But once again she puts the brakes on: ‘How can this be, since I am a virgin?’ Unsqueamishly practical, and ready to defend herself – if she cannot take in the cosmic significance of the angel’s message she knows the personal consequences are pretty extreme – teenage pregnancy, dishonour, outcast, any chance of a normal path of life, motherhood and safety
dashed into the darkness.

‘How can this be, since I am a virgin?’ She knows her Scriptures, she knows how way back at the beginning of her people Sarah laughed at the idea that a crone could conceive. Mary doesn’t laugh at God. But the challenge is there.

Gabriel’s answer is effusive, evasive, mystical but not practical: ‘The Holy Spirit will come upon you, and the power of the Most High will overshadow you; therefore the child to be born will be holy; he will be called Son of God.’

That’s all very well, but where are the details? Where are the clauses in the contract that say that Mary won’t be stoned for infidelity, that guarantee that Joseph and her family won’t disown her and leave her to the insecurity of single-parenthood, shunned by society?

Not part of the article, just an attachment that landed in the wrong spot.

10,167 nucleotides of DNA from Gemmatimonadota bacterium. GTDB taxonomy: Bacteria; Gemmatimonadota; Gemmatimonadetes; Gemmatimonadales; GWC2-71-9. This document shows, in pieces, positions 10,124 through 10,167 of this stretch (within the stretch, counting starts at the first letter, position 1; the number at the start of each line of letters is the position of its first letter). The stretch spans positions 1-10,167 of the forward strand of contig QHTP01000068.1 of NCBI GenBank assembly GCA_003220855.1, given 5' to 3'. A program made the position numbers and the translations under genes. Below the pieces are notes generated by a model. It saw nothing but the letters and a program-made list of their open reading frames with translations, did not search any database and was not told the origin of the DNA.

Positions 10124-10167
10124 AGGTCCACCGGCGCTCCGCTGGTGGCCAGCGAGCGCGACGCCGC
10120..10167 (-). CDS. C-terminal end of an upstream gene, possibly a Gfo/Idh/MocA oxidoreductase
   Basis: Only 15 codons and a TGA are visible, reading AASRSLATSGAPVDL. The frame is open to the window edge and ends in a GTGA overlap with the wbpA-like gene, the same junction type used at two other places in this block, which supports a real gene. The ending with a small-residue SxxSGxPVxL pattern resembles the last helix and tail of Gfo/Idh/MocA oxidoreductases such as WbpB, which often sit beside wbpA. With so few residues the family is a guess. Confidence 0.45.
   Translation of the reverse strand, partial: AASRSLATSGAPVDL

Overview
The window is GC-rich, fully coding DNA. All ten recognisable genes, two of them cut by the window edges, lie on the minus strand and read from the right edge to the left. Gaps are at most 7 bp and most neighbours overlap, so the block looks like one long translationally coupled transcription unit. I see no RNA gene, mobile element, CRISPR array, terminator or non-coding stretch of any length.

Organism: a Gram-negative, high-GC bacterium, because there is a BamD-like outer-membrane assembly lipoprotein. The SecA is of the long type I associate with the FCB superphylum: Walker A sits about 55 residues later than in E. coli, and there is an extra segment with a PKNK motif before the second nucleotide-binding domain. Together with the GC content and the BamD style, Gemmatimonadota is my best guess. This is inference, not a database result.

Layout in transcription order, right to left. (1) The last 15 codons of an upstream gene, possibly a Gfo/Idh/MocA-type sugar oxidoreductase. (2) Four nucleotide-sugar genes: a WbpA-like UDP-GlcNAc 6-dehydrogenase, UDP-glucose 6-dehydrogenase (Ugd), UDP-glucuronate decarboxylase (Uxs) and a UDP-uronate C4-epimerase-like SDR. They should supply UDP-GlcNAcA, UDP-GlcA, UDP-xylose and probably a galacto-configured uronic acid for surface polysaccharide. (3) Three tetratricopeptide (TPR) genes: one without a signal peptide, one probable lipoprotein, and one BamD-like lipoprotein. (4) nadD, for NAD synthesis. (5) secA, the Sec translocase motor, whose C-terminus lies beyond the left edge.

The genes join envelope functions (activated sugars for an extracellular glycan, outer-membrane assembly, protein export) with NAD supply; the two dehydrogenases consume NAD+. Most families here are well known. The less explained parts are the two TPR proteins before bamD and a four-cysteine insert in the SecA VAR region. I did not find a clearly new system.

Gabriel seems to know that his reassurance is shaky. He ploughs on with the best he can offer: ‘And now, your relative Elizabeth in her old age has also conceived a son; and this is the sixth month for her who was said to be barren. For nothing will be impossible with God.’

Not quite the same scenario, but shades of Sarah again, and it seems to do the trick.

Mary replies: ‘Here am I, the servant of the Lord; let it be with me according to your word.’

At which point Gabriel closes the veil between heaven and earth and gets himself out of there as fast as he can, job done. Angels don’t stick around, they might get their feet muddy.

Which leaves the hard work to those on the ground, the ones who have to pick up the pieces of normality, which have been shattered by an influx of divinity, and reshape them into a new life.

So why does Mary say ‘yes’? There are points in that conversation where it seemed quite possible that she would say ‘no’?

She is not intimidated, she isn’t forced. She sums up the situation for herself and makes her decision. A decision based on trust. She may not know quite what Gabriel was on about